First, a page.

Digestive issues

The fiber-rich seed coat may cause digestive problems in some cases. People with diverticulitis or irritable bowel syndrome (IBS) may want to spit out the seed coat to avoid stomach discomfort.

Drug interactions

Pomegranate can inhibit certain liver enzymes involved in drug metabolism. People taking medications should consult their doctor before consuming pomegranate seeds regularly or in large amounts.5

Overall the benefits outweigh potential risks for most people. But those with the conditions above should exercise caution.

How to Eat Pomegranate Seeds

Here are some tips for enjoying pomegranate seeds:

  • Bite the seed coat open with your front teeth, then suck out the aril.
  • Chew the entire seed well to get nutrients from the seed coat.
  • Add seeds to fruit salads, oatmeal, yogurt, and baked goods.
  • Garnish chicken, fish, pork, lamb, and vegetables with seeds.
  • Juice pomegranates and consume the seeds too for extra nutrients.
  • Blend seeds into smoothies, shakes, dips, or dressings.
  • Mix crushed seeds with spices and use as a dry rub on meats.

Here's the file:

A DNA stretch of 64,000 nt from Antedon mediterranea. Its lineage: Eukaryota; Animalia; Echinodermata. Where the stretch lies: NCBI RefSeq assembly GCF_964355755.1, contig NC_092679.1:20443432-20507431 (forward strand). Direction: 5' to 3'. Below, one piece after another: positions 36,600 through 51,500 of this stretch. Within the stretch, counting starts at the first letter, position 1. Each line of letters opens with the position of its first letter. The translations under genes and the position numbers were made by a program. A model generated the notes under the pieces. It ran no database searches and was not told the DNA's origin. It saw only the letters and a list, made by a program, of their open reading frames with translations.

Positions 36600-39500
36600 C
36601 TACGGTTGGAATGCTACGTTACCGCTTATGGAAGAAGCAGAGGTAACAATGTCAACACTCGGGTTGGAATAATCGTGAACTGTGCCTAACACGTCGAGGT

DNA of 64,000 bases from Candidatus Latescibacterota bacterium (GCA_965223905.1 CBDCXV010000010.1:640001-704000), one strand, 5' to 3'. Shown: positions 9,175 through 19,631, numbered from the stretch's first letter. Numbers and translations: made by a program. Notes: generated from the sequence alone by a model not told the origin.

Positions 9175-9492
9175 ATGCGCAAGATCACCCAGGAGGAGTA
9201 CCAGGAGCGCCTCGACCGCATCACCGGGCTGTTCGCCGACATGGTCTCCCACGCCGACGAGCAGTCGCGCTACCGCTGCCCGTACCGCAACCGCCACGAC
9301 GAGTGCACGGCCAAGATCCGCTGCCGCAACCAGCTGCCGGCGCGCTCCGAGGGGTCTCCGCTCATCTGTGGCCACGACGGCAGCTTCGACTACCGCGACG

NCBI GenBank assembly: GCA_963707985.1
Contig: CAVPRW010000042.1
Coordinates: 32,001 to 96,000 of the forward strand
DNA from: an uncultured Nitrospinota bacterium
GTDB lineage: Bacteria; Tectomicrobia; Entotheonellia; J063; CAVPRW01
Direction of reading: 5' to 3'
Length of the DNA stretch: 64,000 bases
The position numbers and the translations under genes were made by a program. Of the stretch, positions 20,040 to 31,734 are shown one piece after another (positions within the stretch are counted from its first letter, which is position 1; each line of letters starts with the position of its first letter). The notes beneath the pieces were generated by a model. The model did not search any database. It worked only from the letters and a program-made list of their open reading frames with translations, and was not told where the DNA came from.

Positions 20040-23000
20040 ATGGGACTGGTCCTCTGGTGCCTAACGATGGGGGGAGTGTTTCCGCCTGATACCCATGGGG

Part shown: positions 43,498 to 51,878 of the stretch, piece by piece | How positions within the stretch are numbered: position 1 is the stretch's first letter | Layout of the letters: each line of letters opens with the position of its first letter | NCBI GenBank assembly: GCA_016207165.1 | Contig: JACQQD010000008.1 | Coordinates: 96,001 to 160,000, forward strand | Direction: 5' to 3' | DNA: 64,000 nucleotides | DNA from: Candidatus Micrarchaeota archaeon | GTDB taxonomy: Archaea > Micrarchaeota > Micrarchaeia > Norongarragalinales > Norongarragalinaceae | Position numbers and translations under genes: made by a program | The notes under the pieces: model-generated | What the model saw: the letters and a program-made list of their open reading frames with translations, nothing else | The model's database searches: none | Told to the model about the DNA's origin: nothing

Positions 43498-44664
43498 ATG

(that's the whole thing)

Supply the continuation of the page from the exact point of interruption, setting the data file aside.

Here is a simple recipe to try:

Pomegranate Avocado Salad


  • 2 cups pomegranate seeds
  • 2 avocados, sliced
  • 1 cup mixed greens
  • 1/4 cup crumbled feta cheese
  • 2 tablespoons olive oil
  • 1 tablespoon lime juice
  • Salt and pepper to taste


  1. In a large bowl, combine pomegranate seeds, avocado slices, greens, and feta.
  2. Drizzle with olive oil and lime juice.
  3. Season with salt and pepper.
  4. Gently toss ingredients to coat.
  5. Serve immediately.

The Bottom Line

Pomegranate seeds are highly nutritious, delivering fiber, vitamins, minerals and antioxidants. Both the juicy interior aril and the edible seed coat offer unique health benefits. Eating the seeds whole provides the complete nutritional package. However, those with digestive issues or food allergies may prefer spitting out the seed coat. In moderation, most people can safely eat pomegranate seeds in their entirety and enjoy their sweet, tart, and crunchy texture.

Nutrient Amount in 1/2 Cup Pomegranate Seeds % Daily Value
Fiber 5 grams 20%
Vitamin K 17 mcg 21%
Folate 68 mcg 16%
Vitamin C 7 mg 12%
Potassium 285 mg 6%


1. U.S. Department of Agriculture. FoodData Central.

2. Anderson JW, Baird P, Davis RH Jr, et al. Health benefits of dietary fiber. Nutr Rev. 2009 Apr;67(4):188-205. doi: 10.1111/j.1753-4887.2009.00189.x. PMID: 19335713.

3. Zhang Y, Krueger D, Durst R, et al. International Journal of Molecular Sciences. 2009;10(5):2200-2221. doi:10.3390/ijms10052200.

4. Yunginger, J. W., Sweeney, K. G., Sturner, W. Q., Giannandrea, L. A., Teigland, J. D., Bray, M., … & Nelson, D. L. (1988). Fatal food-induced anaphylaxis. Jama, 260(10), 1450-1452.

5. Sorrentino, S. A., Mazoit, J. X., Samlali, K., & Avenel, G. (2021). Pomegranate juice interaction with a CYP3A substrate: Clinical relevance and mechanistic approach with human liver microsomes. Pharmaceutics, 13(10), 1629.